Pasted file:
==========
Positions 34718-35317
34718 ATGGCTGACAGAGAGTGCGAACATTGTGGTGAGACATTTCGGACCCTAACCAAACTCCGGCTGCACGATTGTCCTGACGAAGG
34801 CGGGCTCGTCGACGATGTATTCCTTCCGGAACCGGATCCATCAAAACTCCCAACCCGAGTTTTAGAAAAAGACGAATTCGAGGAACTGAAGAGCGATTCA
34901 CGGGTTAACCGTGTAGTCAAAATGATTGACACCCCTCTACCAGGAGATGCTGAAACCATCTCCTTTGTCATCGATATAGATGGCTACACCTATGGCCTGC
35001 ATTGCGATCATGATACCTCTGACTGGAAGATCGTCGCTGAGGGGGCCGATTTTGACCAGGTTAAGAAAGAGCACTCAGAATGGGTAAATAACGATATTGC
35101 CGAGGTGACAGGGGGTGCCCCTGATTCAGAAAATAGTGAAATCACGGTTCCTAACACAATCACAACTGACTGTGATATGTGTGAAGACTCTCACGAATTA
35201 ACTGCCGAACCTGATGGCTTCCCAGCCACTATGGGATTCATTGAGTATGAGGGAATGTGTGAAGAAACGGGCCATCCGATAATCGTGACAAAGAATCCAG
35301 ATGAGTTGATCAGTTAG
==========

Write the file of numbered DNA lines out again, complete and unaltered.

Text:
Positions 34718-35317
34718 ATGGCTGACAGAGAGTGCGAACATTGTGGTGAGACATTTCGGACCCTAACCAAACTCCGGCTGCACGATTGTCCTGACGAAGG
34801 CGGGCTCGTCGACGATGTATTCCTTCCGGAACCGGATCCATCAAAACTCCCAACCCGAGTTTTAGAAAAAGACGAATTCGAGGAACTGAAGAGCGATTCA
34901 CGGGTTAACCGTGTAGTCAAAATGATTGACACCCCTCTACCAGGAGATGCTGAAACCATCTCCTTTGTCATCGATATAGATGGCTACACCTATGGCCTGC
35001 ATTGCGATCATGATACCTCTGACTGGAAGATCGTCGCTGAGGGGGCCGATTTTGACCAGGTTAAGAAAGAGCACTCAGAATGGGTAAATAACGATATTGC
35101 CGAGGTGACAGGGGGTGCCCCTGATTCAGAAAATAGTGAAATCACGGTTCCTAACACAATCACAACTGACTGTGATATGTGTGAAGACTCTCACGAATTA
35201 ACTGCCGAACCTGATGGCTTCCCAGCCACTATGGGATTCATTGAGTATGAGGGAATGTGTGAAGAAACGGGCCATCCGATAATCGTGACAAAGAATCCAG
35301 ATGAGTTGATCAGTTAG